Skip to comments.Green Acres (562 Farm Subsidy Checks Go To Manhattan)
Posted on 12/11/2007 5:35:44 PM PST by shrinkermd
Here's today's quiz: What do Scottie Pippen, David Letterman and Ted Turner have in common? Answer: None of them are farmers, but all three have received thousands of dollars in federal farm subsidies this decade.
We could add to that list of non-farmer farm-aid recipients David Rockefeller, Leonard Lauder of the cosmetics firm, Edgar Bronfman Sr. of the Seagram fortune, and Microsoft cofounder Paul Allen. Our point is that you don't have to drive a tractor, plant seeds, or even live anywhere near rural America to qualify for Uncle Sam's farm largess. And you sure don't have to be poor.
The Environmental Working Group has a map of New York City making the rounds on the Internet that shows 562 dots, each representing a Manhattan resident who gets a USDA farm payment. Who knew that growing cotton, corn and soybeans was such a thriving industry near Central Park? We don't know the incomes of these people, but it's a fair guess they're not homeless.
What we have here is a real-life version of the 1960s TV show "Green Acres," but in reverse. In the fictional series, Eddie Albert and Eva Gabor play a fancy couple who flee Manhattan to live down on the farm among the pigs and goats, while she pines for the glitter of Times Square. In the 2007 version, they flee the farm for Manhattan and get a subsidy check at their Park Avenue penthouse. What a deal.
(Excerpt) Read more at online.wsj.com ...
Perhaps a difference between a mailing address and a physical address. IE. Owns a farm run by others lives in Manhattan ?
Growing something in their basements, something needing a lot of artificial light and a clandestine existence?
Why the smart money is on Duncan Hunter
Lets see....Letterman resides in CT., has office, corp headquarters and works in NYC and has a ranch in Montana. Doesn’t seen to difficult to understand.
Exactly. I know someone who’s in that category. Manhattan agribusiness banker, still owns farmland in Nebraska where he’s originally from, definitely not living in any “Park Avenue penthouse”. Probably could make a lot more money if he sold the farmland to a developer and invested the proceeds in something else, but he doesn’t want to. I’m sure the subsidy helps him continue to feel that way.
He gets paid not to grow corn on his ranch.
The best reason that these subsidies should be terminated.
Stopping the farm subsidies and you will be paying $9.00 for a burger. The Government pays the farmers to keep the cost of food down.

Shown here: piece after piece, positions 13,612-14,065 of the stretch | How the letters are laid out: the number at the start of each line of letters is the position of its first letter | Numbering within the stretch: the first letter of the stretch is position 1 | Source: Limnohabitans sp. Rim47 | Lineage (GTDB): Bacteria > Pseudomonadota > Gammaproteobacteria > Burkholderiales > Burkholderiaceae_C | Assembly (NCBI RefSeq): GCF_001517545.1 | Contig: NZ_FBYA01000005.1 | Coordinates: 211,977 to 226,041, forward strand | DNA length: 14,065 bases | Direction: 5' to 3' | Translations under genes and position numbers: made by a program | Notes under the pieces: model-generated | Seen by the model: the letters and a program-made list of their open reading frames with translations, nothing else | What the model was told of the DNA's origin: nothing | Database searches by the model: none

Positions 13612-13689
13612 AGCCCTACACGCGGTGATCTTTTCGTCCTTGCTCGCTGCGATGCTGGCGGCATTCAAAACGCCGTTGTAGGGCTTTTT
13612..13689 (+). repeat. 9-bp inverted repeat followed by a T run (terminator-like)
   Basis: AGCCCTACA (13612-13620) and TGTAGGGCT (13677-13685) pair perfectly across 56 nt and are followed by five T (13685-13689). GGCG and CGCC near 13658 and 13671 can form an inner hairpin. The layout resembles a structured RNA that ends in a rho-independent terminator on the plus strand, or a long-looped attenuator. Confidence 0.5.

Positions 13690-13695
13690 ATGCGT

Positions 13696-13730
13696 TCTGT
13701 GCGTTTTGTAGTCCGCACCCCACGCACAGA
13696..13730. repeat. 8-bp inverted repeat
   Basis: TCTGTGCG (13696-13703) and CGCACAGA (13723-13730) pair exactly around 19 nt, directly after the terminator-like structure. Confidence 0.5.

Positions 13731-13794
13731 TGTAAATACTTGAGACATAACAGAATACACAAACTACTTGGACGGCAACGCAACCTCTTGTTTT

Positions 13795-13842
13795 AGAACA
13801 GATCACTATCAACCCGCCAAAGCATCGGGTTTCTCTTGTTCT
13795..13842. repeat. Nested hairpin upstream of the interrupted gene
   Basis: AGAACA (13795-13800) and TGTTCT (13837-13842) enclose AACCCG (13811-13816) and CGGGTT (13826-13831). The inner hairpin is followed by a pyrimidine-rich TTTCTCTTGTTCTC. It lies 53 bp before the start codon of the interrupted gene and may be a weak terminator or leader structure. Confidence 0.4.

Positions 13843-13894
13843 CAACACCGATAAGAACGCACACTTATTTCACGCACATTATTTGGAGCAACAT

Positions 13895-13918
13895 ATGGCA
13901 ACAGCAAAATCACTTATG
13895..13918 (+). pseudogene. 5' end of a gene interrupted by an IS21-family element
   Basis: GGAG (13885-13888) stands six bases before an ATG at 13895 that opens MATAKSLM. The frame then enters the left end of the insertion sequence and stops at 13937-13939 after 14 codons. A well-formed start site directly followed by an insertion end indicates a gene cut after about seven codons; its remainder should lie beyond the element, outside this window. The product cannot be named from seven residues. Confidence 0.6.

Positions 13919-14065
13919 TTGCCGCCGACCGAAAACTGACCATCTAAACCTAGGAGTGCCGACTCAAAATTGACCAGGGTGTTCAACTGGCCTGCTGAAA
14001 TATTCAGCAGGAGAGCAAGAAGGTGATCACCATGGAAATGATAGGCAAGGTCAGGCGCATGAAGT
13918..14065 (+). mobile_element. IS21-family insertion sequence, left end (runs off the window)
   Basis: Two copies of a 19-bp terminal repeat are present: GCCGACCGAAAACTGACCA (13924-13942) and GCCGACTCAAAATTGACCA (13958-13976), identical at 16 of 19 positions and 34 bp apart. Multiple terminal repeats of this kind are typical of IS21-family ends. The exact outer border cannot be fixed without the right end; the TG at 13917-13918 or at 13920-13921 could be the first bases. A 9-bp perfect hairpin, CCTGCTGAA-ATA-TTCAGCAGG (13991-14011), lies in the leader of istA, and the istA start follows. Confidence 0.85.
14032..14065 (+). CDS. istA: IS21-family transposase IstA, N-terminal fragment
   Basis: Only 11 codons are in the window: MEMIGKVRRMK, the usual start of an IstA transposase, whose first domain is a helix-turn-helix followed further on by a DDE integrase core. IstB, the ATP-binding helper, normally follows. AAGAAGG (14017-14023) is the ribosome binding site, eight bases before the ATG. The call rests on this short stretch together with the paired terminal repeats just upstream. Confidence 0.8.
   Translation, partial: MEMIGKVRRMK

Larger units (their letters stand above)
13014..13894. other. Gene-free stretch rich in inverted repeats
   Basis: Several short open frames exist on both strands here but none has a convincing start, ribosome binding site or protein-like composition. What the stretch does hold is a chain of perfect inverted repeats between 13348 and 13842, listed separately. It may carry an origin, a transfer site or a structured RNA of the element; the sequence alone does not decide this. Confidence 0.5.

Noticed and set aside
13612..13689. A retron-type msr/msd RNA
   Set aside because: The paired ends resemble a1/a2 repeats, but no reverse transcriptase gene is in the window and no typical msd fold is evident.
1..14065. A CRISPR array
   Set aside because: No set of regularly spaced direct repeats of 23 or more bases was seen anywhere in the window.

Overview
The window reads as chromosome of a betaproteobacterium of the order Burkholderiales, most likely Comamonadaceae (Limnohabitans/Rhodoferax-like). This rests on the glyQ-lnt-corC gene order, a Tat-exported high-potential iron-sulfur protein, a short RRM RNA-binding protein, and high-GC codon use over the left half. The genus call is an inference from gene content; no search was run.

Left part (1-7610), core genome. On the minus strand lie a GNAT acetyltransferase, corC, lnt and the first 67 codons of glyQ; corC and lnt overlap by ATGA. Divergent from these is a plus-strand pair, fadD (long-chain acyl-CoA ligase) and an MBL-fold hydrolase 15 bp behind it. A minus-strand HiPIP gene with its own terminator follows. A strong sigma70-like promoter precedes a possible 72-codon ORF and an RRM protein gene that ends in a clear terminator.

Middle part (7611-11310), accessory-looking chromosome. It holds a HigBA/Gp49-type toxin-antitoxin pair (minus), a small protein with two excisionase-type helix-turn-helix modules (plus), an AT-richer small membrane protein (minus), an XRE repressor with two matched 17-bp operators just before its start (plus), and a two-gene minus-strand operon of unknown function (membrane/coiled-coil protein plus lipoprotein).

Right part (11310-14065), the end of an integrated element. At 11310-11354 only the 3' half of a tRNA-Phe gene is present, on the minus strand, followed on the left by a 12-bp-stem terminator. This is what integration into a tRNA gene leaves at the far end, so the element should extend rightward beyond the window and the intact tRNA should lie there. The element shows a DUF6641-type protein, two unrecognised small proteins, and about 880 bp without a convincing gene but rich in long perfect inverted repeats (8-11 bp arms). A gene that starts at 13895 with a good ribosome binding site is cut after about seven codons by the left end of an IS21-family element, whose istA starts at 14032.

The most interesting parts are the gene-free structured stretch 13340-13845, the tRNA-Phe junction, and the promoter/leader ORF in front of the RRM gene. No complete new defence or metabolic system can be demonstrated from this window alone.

I got a whole yard to not grow anything in. Where’s my check? Do I get exta if I also not grow stuff in some of my neighbors’ yards? Because I could start not doing that right away. In fact, now that I think of it, I started not doing that a long time ago so they probably owe me already, huh?
Yeah right... I suppose you are also the exclusive realtor for the Brooklyn Bridge too?
I know that I am 100% right. $9.00 burgers coming soon!
I can't speak to the other names, but Ted Turner is the largest landowner in several Kansas and Montana counties.
I can attest that the Kansas properties are under cultivation or serving as grazing land.
Ted might be a liberal kook. But he is also undeniably a farmer.
The editorial staff of the WSJ should know better.
The dairy industry is subsidized through the Dairy Price Support Program (DPSP), which cost taxpayers an average of $500 million per year from fiscal 1999 to fiscal 2004 for the purchase of surplus dairy products.
This is tax money being used to make sure that your food is expensive.
You’ve got it all bass-ackwards — the subsidy keeps the price artificially high. Removing the subsidy would actually lower the price. The fact that we don’t pay $9 for a burger is a testament to the markets, not Uncle Sugar. These folks are the new welfare queens.
Indeed, always boggles my mind how many people defend farm subsidies on a supposedly Conservative forum.
Shockingly, markets work. If subsidies vanished, the price of food wouldn't rise any higher per person than the % of taxes per person going to farm subsidies. And you'd save money because you'd eliminate much of the gigantic Dept. of Agriculture Bureacracy (I can't remember or find the number but the ratio of Ag Dept. employees to actual farmers is some insanely low number..like one for 8 or something.)
PJ O'Rourke has a great chapter on farm subsidies in "Parliament of Whores" - basically a slice of the Warsaw Pact in America.
Disclaimer: Opinions posted on Free Republic are those of the individual posters and do not necessarily represent the opinion of Free Republic or its management. All materials posted herein are protected by copyright law and the exemption for fair use of copyrighted works.